FCHS teacher, Lightle, discusses several of his books
Bill Lightle, a history and economics teacher at Fayette County High School, was a newspaper man after graduating from college. He worked at newspapers like the Greenville News and the Florida Times Union, winning some Associated Press awards along the way. He eventually moved to a teaching career, where he could also continue to work in athletics as a coach. He is the head coach for the Lady Tigers volleyball team and was an assistant coach for the baseball team this past spring.
Lightle is also an author and he has three books to his name, two of which are sports-related and one which focuses on a part of Georgia history.
“The books are all non-fiction,” Lightle said. “I like hearing good stories and I try not to get in the way.”
“Made or Broken: Football and Survival in the Georgia Woods,” is a story about the notorious Graves Springs football camp which Lightle attended in the 1970s. The camp was created in the 1930s by Albany High School and players endured harsh conditions as they practiced three times a day. Players made it through the camp through mutual support and camaraderies. One of the stories that came out during the research of the book was that of Rev. Grady Caldwell, the first African-American player to be integrated with the Albany high School football team.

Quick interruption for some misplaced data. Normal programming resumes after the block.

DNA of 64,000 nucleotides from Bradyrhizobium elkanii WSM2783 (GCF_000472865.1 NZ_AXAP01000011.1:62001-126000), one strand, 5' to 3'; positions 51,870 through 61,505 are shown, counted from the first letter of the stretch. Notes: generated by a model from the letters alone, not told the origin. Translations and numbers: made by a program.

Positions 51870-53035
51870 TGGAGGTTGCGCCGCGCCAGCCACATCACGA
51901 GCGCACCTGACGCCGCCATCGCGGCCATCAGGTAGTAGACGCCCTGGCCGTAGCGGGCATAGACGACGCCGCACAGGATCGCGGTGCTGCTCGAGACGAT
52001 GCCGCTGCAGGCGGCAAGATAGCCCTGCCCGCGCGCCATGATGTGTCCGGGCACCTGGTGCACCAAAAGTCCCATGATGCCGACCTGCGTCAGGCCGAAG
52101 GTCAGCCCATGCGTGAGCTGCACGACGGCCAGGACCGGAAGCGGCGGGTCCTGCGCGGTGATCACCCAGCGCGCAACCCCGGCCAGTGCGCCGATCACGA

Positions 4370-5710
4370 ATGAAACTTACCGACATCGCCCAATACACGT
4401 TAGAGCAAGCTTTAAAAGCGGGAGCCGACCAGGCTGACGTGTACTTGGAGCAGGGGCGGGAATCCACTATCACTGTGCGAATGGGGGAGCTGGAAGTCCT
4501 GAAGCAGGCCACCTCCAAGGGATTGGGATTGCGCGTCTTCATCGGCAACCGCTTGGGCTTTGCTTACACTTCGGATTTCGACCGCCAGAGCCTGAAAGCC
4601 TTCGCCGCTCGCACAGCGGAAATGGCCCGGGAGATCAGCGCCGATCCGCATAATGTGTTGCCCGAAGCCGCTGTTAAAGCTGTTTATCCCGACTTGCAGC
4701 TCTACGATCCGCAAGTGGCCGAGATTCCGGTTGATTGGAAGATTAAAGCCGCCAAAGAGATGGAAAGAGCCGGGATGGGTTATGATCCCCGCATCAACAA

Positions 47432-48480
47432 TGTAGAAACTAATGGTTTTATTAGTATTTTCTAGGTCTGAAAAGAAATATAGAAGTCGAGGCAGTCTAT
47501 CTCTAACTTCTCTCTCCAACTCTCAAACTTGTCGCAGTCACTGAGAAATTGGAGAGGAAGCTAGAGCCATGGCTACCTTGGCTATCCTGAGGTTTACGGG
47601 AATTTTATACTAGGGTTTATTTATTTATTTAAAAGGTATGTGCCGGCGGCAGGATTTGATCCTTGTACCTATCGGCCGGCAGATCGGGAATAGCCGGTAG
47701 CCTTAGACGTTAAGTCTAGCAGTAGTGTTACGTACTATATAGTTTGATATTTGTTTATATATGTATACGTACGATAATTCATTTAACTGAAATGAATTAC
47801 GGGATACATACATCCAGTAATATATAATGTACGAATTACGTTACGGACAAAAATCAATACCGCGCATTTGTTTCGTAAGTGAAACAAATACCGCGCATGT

Lightle’s other sports book, “My Mother’s Dream: Baseball with the Bankers,” focuses on the semi-pro baseball team his father helped organize in Indiana in the 1950s. Lightle served as the team’s ball boy and fondly recalls his memories with the players on the team and his family.
The other book is “Mill Daddy: The Life and Times of Roy Davis.” The story is a tribute to Davis’ spirit which sustained him and his family through sharecropping, the Great Depression and the hard life in a Georgia cotton mill. Lightle worked under Davis in the Flint River cotton mill in the 1970s. “Mill Daddy” was used in Lightle’s Georgia History class at Albany State University as well as at the high school level in the area.
Lightle, already preparing to head back to class this fall, is working on a book about Rev. Caldwell. He writes the first draft by hand and makes the first round of revisions as he types up the first draft.
Lightle’s books have an extra element to the story because he had his own experiences with the subjects. He hopes to finish the book on Caldwell before school starts again this August when a full schedule of teaching and coaching will make it hard to sit down and write.
Lightle’s books are available at Omega books in Peachtree City, Scott’s Bookstore in Newnan and on Amazon.com